Shaman’s Crossing by Robin Hobb


A young man’s military training is threatened by his seeming possession by a creature in thrall to an evil forest goddess.

Shaman’s Crossing is the first book in Robin Hobb’s newest trilogy, Soldier Son, and I ate it up with a spoon, thanks to a very long train ride to Canada. The world of Soldier Son takes place in a frontier-like environment much like the Old West at the dawn of the Industrial Revolution, with Nevare, the main character, on his way to his training in the cavalry at a West Point-type officer’s academy. Nevare’s world is highly ordered, focused on both tradition and progress, and a magic-less rationalism. His father, also a soldier, decides that before heading off to school Nevare would benefit from training with a respected leader in one of the Plains tribes that the military is fighting against. Nevare ends up in the middle of the desert in what resembles a Native American spirit quest that unlocks the doors to another world–and to a goddess who wants the destruction of Nevare’s people.

Nevare’s first year at the Academy is fraught with hazing and violent clashes between the sons of the Old and New nobles, and his testing reveals to Nevare that he is neither naturally brave nor a born leader. His willful cousin Epiny, obsessed with spiritualism, divines that stolid Nevare has another aura that fights for dominance. Though Nevare wants to ignore her, he can’t deny that in his dreams he lives another life. As both story strands move towards a thrilling climax, Nevare experiences a coming-of-age that threatens to pull apart both his soul and the society he holds dear.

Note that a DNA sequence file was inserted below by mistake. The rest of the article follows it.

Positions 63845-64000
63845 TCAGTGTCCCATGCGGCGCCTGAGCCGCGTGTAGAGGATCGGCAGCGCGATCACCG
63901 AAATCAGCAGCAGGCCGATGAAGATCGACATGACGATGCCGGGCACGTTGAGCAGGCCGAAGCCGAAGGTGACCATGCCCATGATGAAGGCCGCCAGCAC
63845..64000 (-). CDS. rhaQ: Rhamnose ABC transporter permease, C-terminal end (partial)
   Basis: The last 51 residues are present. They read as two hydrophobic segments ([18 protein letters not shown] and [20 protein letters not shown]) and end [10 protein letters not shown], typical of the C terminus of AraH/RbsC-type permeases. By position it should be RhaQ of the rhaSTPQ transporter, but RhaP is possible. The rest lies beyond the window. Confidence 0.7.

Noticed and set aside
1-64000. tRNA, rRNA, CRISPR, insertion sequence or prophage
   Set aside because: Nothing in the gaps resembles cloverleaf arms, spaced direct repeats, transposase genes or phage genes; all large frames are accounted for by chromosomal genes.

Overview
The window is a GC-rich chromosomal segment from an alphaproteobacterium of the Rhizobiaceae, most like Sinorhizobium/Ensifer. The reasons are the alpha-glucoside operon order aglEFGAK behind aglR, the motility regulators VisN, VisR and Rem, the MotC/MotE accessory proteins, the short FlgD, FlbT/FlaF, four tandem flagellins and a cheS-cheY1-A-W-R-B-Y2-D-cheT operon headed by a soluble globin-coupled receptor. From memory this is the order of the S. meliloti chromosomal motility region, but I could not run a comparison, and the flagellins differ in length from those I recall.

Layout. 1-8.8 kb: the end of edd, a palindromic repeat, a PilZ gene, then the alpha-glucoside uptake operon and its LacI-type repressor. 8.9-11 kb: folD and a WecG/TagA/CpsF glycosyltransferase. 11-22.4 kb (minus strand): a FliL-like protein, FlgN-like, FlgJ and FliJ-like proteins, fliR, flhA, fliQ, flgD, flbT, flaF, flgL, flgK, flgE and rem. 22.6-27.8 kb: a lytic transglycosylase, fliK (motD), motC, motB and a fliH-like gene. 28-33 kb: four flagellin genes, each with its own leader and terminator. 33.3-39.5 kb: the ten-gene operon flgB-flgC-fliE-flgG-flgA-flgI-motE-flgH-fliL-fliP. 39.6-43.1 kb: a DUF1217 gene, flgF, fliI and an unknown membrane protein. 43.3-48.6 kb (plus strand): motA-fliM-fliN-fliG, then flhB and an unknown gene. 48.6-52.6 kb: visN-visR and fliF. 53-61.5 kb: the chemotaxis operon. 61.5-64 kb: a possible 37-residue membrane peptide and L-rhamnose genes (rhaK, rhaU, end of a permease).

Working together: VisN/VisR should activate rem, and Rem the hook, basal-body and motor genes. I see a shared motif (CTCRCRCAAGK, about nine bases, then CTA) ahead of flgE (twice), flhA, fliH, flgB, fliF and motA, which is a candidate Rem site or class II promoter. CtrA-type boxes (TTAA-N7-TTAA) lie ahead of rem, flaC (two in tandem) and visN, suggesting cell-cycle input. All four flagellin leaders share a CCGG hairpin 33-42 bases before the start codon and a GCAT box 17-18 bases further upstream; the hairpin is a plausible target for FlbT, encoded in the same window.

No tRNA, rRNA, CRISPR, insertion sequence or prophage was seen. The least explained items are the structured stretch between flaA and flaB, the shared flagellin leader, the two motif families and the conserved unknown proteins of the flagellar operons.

Hobb’s skill with world-building is superlative, and here she brings in military history, complex politics, and a deep-rooted religious structure that makes the story feel very, very realistic. It’s the (new) Battlestar Galactica-type of fantasy–the trappings of genre contain a story that touches upon themes and stories that go farther and deeper than most straight fiction. Her characters are fully three-dimensional, and she places them in situations of true, palpable risk. Above all that, she’s a terrific writer.


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